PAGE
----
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The Ups and Downs of Parrot Nesting Season in Guatemala

Four climbers from WCS - thanks for coming!

Abundance is thy name fortune!

Not only did the Wildlife Conservation Society (WCs) lend us one experienced field technician, parrot conservationist, and tree climber, like they did last year, but sent 4 climbers for our 2019 season! They came from Northern Guatemala to help us understand the nesting success of the endangered yellow-naped parrot in our 6 conservation sites in Southern Guatemala.

Our first conservation area - Tarrales Ecoreserve

We skipped our first monitoring location because the only active nest of yellow-naped amazons is in a dead tree that would be really dangerous to climb. The good news is that it’s harder for poachers to climb as well, and this nest might actually fledge chicks.

Inspecting the nest that the iguana took over

So we passed by that ranch, and ended up at our second location, where our climbers, after an all night bus ride from Northern Guatemala, immediately started going up trees. While getting the ropes ready to climb up to our most likely active nest, we found a dead chick on the ground that appeared dead for only a few hours. It seemed to have died from a wound, likely from an iguana’s bite or nails, and indeed, an iguana was found in the now empty parrot nest. Our guess is that the iguana wanted the cavity and pushed the chick out.

Dead chick at base of tree

Sunrise at our next location

At our next location, we found two nests we had been watching previously that had been poached. After this disappointment, the team started climbing trees from which some activity had been spotted and reported. It is a long shot to just go about willy-nilly climbing trees, but on one tree we struck gold – deep in one cavity we found 3 nestlings ready to fledge! (We confirmed that they did indeed fledge the following week.)

The next tree we visited had a pair of bat falcons perched in the upper branches. Our experienced climber knew what that meant and armed himself with a long branch to swish at the bat falcons each time they swooped upon him, which they did enthusiastically and often.

Bat falcon resting between swoops at climber

The only active nest at this site was a white-fronted parrot nest (female leaving above)

in a rubber tree, a primary crop of the farm where it is located

The following conservation site for yellow-naped amazons didn’t have any active nests, though our climbers went up and down tens of times checking cavities and also putting up nest boxes that the parrots might use as nesting sites next year.

Placing artificial nest boxes

Our next site, Patrocinio!

Going on to our next location, we once again found a raptor in a suspected parrot nest – this time 2 barn owl chicks who clicked and hissed at our climber. Two other trees were suspicious, but because they had Africanized bees we could not climb them (one of these nests was later confirmed to be active through observing parents feeding a chick).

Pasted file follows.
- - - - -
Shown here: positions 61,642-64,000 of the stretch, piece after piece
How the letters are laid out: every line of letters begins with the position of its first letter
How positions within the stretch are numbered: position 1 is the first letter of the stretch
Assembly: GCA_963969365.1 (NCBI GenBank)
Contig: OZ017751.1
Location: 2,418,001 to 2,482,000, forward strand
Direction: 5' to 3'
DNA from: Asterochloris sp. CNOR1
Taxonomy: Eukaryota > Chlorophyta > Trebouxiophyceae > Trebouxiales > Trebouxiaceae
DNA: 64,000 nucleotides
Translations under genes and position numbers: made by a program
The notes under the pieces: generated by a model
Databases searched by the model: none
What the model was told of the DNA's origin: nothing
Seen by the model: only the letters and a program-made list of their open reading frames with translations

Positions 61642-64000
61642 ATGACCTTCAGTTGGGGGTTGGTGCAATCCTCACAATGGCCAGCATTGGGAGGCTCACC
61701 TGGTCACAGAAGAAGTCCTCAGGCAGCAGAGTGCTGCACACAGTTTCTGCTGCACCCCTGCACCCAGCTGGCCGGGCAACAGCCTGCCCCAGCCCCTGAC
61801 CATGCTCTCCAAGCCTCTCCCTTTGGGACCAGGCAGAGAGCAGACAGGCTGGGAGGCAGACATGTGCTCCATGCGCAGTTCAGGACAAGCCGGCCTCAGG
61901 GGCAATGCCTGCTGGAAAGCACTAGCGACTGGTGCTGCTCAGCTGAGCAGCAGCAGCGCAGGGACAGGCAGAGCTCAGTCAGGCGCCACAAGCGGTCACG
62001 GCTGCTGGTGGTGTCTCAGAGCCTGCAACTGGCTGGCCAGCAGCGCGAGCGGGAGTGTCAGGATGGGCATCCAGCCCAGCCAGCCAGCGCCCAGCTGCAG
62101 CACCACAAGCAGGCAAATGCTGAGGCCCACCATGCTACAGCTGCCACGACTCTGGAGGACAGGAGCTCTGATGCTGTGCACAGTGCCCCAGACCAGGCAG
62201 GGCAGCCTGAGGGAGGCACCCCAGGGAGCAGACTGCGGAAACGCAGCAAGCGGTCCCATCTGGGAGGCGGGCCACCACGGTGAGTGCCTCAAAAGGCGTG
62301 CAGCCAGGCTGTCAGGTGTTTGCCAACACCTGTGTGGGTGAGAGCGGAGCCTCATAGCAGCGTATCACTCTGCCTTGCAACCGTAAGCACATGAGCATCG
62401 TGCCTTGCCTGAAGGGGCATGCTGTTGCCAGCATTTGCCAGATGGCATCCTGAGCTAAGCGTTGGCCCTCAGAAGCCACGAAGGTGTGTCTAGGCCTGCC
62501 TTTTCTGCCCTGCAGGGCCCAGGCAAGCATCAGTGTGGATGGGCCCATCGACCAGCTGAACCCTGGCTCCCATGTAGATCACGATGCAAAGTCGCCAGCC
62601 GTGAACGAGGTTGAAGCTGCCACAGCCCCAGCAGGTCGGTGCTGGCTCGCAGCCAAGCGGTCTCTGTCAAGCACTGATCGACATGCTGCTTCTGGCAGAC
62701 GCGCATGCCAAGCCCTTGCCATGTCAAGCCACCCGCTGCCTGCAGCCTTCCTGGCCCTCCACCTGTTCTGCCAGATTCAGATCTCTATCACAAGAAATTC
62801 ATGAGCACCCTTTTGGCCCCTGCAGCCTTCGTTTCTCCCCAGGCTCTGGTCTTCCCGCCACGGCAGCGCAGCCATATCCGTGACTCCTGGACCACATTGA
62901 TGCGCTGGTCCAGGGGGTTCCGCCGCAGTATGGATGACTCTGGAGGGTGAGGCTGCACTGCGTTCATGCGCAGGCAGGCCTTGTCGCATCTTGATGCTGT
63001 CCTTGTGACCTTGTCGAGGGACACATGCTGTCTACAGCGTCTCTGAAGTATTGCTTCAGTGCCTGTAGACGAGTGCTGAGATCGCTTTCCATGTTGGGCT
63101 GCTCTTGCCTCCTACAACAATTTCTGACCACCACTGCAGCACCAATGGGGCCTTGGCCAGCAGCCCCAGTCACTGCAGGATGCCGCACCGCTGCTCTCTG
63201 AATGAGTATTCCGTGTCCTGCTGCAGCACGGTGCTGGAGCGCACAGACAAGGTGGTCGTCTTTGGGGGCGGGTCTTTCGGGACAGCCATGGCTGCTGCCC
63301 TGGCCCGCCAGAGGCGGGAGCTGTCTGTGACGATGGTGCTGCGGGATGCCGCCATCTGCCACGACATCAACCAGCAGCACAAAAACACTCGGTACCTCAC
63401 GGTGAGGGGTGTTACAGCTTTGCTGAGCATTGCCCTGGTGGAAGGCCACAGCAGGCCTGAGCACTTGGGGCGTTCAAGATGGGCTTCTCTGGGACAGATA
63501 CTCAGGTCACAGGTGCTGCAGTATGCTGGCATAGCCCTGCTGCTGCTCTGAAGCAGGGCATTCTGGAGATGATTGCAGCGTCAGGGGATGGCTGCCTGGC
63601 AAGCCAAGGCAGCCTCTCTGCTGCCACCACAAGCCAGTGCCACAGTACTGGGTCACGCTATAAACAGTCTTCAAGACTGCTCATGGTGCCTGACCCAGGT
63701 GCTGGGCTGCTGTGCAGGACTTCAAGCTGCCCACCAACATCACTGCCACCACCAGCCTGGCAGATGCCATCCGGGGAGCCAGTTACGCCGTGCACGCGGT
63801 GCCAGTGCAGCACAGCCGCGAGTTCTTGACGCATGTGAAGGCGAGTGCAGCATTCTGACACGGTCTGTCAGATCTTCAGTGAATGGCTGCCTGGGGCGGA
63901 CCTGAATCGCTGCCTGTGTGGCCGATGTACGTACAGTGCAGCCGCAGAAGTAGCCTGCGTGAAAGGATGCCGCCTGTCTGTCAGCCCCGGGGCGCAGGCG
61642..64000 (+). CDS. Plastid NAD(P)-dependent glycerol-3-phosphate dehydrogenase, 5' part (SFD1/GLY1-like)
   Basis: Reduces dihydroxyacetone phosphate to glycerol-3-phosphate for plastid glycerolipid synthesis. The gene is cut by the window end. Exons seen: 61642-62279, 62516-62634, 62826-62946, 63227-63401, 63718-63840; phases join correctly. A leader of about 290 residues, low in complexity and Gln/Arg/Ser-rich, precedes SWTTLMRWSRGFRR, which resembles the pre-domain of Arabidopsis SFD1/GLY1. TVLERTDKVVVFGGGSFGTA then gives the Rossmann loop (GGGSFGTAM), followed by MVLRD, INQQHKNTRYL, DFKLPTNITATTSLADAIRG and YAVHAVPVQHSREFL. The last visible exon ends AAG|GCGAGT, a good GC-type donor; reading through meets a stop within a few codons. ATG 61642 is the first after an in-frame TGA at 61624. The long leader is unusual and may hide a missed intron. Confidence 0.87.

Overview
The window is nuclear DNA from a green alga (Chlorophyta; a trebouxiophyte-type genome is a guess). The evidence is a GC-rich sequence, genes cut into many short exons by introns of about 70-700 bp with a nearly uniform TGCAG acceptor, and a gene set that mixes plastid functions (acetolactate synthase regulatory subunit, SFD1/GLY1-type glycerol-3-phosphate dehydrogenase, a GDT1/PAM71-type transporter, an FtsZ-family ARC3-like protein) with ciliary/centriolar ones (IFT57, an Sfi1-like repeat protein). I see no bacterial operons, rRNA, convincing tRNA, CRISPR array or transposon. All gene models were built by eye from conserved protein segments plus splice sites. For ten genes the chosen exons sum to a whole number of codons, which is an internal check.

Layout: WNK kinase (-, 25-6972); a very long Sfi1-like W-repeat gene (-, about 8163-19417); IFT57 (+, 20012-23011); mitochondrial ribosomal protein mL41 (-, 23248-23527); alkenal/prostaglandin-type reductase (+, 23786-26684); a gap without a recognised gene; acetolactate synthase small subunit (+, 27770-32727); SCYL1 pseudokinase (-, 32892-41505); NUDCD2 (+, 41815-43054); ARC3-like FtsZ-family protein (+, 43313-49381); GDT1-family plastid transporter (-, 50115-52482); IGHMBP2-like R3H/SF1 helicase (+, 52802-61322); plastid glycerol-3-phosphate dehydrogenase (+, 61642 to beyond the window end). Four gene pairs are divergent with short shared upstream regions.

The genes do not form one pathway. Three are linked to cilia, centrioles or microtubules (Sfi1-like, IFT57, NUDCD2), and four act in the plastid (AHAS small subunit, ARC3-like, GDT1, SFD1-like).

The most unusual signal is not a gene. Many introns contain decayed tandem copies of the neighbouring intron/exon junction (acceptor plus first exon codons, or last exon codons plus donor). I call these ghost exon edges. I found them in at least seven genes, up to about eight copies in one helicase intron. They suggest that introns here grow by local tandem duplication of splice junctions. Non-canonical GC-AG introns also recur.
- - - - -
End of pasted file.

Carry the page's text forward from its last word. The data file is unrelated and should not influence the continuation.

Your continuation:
Two barn owls in what had been a parrot nest in previous years

Parrot nest box at this location being used for a nest, and a perch,

after this raptor caught a bird for food

Green parakeets protecting a nest box that had hosted

a white-fronted parrot nest the year before

At our last site we were once again stymied by Africanized bees, but though we couldn’t climb it, we later confirmed it was active through observation. Our other two nests yielded nothing, although the white-fronted parrots had been very actively defending the nest box, which held one old egg.

White-fronted parrot guarding her nest, which she later abandoned ( there were many parrots raising a ruckus near this nest box - perhaps the competition was too great)

So let’s do the math:

6 field locations where we are monitoring and protecting nests, with 7 active nests

1 nest was predated

2 nests were poached

1 nest fledged with three chicks

3 more nests were likely to fledge (trees too dangerous to climb)

At first glance this seems hopeful, as 14 adult parrots were likely to produce 8 or more chicks. Maybe, just maybe, there are enough sneaky parrots where poachers cannot confirm the nest and enough trees that are too dangerous to climb (though poachers will take far more risks than biologists). Further analysis shows the reality of this data:

These 6 areas are located where there are the most yellow-naped parrots in all of Guatemala, which is along the pacific coast of the country leading up into volcanic slopes. We have counted about 200 adults in these 6 sites. This means that Guatemala’s very reduced and endangered population of yellow-naped amazons is producing very few chicks. The partial good news is that we may not have found all of the nests - there may be more successful nests than we have been able to document so far. Regardless, the situation is dire: we don’t know for sure, but current estimates put the entire population at 400-500 (max!) parrots left.

Some species of parrot are doing better, such as these green parakeets nesting in a tree in the center of Retalhuleu, Guatemala, near our Burger King coffee stop at 6 a.m

At our recent workshop on yellow-naped conservation some participants remarked that this low number means that, functionally, this species is extinct in this country.

Our workshop participants, flying free

Going from thousands of active nests 3 decades ago to only a handful is unfortunate, for the parrots yes, but also for the humans who desire parrots to fly free over their native lands.

Scarcity is thy name misfortune!

They may be scarce, but they are also fierce and beautiful!

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